Monday, July 20, 2015

Can You Be Anti Obesity and Anti Fat-Shaming?

Here's an interesting matter to ponder:
A team of researchers at Georgia Southern University found an alarming rise in the lack of self awareness among children and teenagers in the United States. Specifically, way more overweight adolescents are oblivious today to the fact that they ought to lose weight than were in decades past—and it's a big problem.

....Adolescents, for instance, are 29 percent less likely to correctly perceive themselves as being overweight than they were almost twenty years ago, according to the study's findings. And the drop-off is the most pronounced among younger children—overweight 12-year-olds are almost 40 percent less likely to understand that they are overweight today.

....Solving the problem isn't as simple as telling people that they're overweight. There's too fine a line between promoting health and facilitating body image issues for that to be the case...."We must be very careful when we, as parents, teachers, or health care professionals, make an effort to correct the misperception among teens," said Zhang. "It has to be a pro-health, not anti-obesity, campaign."
Setting aside this writer's freakout about overweight kids, we have here a serious question. What if it is true that stamping out the bullying of fats kids leads to more kids being fat? Should we countenance fat-shaming if it leads to less diabetes and so on?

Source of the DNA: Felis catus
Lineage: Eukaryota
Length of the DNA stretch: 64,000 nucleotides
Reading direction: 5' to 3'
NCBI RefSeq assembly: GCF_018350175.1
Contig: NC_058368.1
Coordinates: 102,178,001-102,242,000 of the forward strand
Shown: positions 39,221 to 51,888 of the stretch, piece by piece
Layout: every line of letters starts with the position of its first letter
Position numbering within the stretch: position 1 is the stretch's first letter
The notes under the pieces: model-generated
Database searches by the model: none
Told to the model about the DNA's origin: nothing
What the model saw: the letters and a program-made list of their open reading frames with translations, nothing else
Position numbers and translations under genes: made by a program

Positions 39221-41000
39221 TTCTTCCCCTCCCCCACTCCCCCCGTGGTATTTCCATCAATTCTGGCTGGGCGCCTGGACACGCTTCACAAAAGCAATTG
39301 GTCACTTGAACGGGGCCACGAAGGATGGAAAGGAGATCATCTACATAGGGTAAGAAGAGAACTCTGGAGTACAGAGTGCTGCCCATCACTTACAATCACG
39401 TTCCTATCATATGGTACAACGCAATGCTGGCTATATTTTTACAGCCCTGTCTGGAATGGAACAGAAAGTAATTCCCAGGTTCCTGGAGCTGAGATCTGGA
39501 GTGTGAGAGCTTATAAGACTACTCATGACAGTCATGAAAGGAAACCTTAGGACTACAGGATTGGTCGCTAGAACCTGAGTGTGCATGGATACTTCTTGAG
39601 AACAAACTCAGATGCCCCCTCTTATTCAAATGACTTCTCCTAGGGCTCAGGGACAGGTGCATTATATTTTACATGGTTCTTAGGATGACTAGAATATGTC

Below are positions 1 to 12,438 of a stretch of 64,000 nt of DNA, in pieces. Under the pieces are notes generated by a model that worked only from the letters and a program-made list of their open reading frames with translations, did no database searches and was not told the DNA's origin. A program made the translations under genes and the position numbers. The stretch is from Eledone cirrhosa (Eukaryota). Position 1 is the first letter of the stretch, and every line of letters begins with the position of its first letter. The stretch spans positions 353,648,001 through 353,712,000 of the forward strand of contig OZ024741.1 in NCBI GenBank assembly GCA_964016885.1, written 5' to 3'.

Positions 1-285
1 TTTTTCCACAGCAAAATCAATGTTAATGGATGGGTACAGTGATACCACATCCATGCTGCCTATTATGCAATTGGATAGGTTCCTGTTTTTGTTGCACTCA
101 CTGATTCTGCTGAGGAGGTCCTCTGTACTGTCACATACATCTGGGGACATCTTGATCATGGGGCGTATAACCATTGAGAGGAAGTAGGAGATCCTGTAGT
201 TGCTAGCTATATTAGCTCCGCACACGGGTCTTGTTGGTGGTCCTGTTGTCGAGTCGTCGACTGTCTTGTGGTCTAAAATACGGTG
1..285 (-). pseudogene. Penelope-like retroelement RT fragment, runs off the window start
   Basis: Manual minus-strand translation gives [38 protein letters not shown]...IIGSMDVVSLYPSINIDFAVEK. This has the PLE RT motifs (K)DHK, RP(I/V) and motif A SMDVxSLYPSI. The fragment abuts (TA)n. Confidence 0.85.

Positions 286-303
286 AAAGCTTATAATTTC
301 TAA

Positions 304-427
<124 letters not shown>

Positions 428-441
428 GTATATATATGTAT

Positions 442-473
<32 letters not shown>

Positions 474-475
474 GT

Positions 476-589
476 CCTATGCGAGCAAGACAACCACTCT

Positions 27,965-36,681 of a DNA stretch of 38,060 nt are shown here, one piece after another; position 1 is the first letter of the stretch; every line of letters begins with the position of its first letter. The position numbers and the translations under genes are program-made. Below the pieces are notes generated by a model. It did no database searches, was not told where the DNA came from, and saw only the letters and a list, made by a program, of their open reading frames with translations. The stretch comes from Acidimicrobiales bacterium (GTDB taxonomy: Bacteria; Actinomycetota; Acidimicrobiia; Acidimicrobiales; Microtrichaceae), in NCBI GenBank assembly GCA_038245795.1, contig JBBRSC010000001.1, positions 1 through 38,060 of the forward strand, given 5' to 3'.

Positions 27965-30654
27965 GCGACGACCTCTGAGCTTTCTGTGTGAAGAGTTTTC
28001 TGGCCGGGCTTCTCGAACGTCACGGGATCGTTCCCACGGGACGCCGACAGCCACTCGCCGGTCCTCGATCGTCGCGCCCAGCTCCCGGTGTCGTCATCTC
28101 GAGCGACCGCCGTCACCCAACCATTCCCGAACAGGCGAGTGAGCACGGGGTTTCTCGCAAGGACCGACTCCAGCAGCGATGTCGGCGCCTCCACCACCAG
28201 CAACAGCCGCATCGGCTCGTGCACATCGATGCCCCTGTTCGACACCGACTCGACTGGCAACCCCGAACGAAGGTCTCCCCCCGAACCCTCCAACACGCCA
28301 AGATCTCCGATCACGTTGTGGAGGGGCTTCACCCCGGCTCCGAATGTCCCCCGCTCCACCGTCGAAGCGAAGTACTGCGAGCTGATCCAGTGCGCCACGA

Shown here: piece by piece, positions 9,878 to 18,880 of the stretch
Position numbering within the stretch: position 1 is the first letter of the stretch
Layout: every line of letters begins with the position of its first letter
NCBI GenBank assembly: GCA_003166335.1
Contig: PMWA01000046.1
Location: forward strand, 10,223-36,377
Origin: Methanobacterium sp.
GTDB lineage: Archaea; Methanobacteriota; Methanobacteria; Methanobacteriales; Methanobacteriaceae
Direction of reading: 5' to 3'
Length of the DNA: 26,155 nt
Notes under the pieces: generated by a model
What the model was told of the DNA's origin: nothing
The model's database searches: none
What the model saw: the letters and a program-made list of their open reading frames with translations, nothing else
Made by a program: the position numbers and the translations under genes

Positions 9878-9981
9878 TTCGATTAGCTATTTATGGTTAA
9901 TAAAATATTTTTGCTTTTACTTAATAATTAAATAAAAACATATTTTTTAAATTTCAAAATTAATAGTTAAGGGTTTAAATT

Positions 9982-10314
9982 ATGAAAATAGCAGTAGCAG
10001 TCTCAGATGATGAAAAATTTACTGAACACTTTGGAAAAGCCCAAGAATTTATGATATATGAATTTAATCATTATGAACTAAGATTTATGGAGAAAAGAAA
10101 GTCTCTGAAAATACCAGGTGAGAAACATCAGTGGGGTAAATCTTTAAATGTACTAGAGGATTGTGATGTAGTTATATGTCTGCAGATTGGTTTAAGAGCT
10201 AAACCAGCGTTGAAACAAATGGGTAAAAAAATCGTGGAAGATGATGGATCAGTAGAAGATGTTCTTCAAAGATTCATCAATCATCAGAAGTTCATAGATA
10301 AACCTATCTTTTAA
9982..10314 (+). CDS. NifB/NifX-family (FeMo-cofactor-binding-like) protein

Or is that a red herring, and what's really going on is that many 12-year-olds compare their bodies, not to the thin people on television, but to their friends and families, who are also overweight?

Honestly it is hard for me to imagine that anyone could live in America and not be bombarded with "thin is good" messages, so I wonder about this poll. But maybe this is just another example of American kids being told so often that they are great that they start to believe it, like that study that showed Americans were much worse than Korean or Japanese kids at math but rated their own abilities much higher.

General question: are there any standards -- intellectual, social, medical -- so important that we should ruthlessly criticize children who fail to meet them, even if that makes them feel terrible about themselves?

1 comment:

pootrsox said...

FWIW, somewhere around 1957, my *parents* decided I was overweight. I had zero awareness that I was heavy. (So it's not a new phenomenon.)

But they took me to the family doctor, and for some months I had some sort of weekly injection. I have retained nothing of how I looked, what I actually weighed, what I was fed, or what weight if any I lost.

What I take away from that remembered experience is simply that I have had a weight problem for most of my life, and I have cycled up and down every decade or so-- by a factor of almost 1/3 of my total maximum body weight each time.

I am opposed to fat-shaming; I am not opposed to arguments for healthy eating and physical activity that cite the benefits of both in near-term as well as long-term effects.